This post was last updated on March 28th, 2015 at 08:57 am
Last year I was inspired by Heidi Swanson’s post to make my own citrus salts. The process is such a no-brainer, drop-dead easy one! Heidi offers suggestions on how to most enjoy these salts as “finishing” salts on things like avocado slices.
I was inspired. It took me a whole year to work on the inspiration, though. Hope it doesn’t take you that long. You really don’t want to miss out on all this salty goodness for a full year.
Be adventuresome and experiment with different sorts of citrus: lemons, limes, tangerines, and your usual garden variety orange. Whatever variety you use, go for organic to avoid the many chemicals found on most commercial citrus peels.
Use a good sea salt, one that you find to be a fine finishing salt just as it stands. Add the citrus zest and you really have a winner.
There has been some question about how to keep the citrus salt from clumping. Mine has not clumped. I believe there are two important keys here:
- The citrus should be clean and DRY before the zest is removed. If need be, allow the washed citrus is sit out overnight to air dry. Spread it out, not piled in a bowl.
- Dry the zested salt until the zest crumbles easily when you rub it between your thumb and index finger.
If you still have clumping problems, add a cracker to your storage container to absorb the moisture.
Depending on the size of your salt flakes, you may need to punch larger holes in your salt shaker. Personally, I like the citrus salt in a small jar where I can reach in and get a pinch — it is part of the total experience for me. Please be free to build your own experience. 🙂
Your citrus salt needs to be dried out before it gets to the jar, however. Here are some drying suggestions:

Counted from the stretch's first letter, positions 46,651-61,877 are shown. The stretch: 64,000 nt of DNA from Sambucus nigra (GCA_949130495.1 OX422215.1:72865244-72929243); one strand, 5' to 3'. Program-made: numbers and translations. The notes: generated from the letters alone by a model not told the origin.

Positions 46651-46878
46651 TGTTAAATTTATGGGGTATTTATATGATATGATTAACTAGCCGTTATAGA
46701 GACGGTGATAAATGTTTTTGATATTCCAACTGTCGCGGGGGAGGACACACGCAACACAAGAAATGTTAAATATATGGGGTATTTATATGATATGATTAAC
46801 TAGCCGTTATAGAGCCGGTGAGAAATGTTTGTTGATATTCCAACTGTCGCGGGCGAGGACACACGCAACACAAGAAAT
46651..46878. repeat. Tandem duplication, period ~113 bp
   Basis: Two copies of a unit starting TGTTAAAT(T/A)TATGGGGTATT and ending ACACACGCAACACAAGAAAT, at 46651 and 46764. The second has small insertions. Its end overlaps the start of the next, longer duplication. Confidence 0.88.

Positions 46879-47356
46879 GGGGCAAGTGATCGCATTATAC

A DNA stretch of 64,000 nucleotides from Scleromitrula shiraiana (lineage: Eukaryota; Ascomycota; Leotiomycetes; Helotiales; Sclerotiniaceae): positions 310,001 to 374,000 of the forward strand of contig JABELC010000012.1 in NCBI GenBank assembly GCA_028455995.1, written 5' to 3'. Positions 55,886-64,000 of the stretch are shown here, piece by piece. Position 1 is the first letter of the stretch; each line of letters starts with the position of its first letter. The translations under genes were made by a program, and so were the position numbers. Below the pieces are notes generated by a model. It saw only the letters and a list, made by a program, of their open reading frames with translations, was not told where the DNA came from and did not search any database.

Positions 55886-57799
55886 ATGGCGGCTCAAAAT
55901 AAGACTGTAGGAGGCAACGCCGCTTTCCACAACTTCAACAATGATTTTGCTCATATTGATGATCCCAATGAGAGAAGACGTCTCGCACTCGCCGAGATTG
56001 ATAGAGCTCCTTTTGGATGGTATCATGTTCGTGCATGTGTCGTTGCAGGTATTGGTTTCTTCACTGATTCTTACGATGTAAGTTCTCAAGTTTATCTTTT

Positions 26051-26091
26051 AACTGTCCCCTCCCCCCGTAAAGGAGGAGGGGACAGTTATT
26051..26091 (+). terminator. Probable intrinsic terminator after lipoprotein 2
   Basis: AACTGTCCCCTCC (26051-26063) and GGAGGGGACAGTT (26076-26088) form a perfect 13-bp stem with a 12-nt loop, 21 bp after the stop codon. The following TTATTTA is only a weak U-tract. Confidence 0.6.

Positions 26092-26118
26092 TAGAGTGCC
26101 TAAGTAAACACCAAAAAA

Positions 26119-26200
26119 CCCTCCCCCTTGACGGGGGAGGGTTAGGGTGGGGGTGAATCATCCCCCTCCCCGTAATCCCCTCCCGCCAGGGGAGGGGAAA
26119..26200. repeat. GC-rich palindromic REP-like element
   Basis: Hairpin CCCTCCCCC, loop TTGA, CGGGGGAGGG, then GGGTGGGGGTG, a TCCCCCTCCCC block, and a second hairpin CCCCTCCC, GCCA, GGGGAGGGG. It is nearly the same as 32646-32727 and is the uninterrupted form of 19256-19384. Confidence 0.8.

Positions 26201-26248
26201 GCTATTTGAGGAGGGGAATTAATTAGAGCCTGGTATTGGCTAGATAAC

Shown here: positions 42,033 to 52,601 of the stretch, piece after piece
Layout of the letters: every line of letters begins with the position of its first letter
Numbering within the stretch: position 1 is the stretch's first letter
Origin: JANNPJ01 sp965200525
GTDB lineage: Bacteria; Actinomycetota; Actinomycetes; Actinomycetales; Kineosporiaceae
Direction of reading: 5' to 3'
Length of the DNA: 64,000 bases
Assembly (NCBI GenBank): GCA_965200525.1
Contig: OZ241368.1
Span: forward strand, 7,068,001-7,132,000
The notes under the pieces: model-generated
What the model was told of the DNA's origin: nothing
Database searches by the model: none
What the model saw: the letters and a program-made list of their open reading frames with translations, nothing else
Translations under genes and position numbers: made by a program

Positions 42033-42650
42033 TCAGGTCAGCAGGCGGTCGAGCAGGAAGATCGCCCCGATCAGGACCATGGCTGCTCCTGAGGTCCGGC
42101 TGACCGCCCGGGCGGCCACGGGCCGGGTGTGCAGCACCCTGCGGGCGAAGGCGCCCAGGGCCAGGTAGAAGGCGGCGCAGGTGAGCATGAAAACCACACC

- Spread it on parchment paper-lined racks of your food dehydrator and set the temp at about 100 degrees. Four or five hours should take care of it.
- Spread it on a cookie sheet and set the sheet in a pilot-heated oven overnight.
- Set the cookie sheet in an oven heated to 225 degrees for about an hour and a half. The citrus zest is easy to burn, so keep an eye on your project.
Citrus Salt Ingredients
- 1/2 cup sea salt
- 1 tablespoon citrus zest
Citrus Salt Steps
- Pour the sea salt into a small bowl.
- Sprinkle on the zest and work it in with the back of a spoon. A mortar and pestle works well is you have one.
- Spread out the salt on strips of parchment paper to dry in any of the three ways described above.
- Check for dryness by rubbing some zest between your thumb and index finger. Look for the zest to easily crumble. If it does not, apply a bit more drying time and test again until the zest is completely dry.
- Allow your citrus salt to cool completely and then you could:
- Bottle it up in a clean dry jar with a tight-fitting lid.
- Return the salt to the grinding bowl for a bit more grinding before it is bottled.
- Run the salt through a small food process to break down the crystal size and to more thoroughly mix in the zest before bottling.
- Store your citrus salt in a cool dry place and it should maintain flavor for a couple of months. Store it well, but do not hide it and forget to use this lovely stuff.
Sprinkle citrus salts on salads, roasted or steamed veggies, casseroles, bean and rice dishes, popcorn, homemade crackers, fresh tomato slices, and crunchy cucumbers from the garden. I’m sure you have a hundred other suggestions!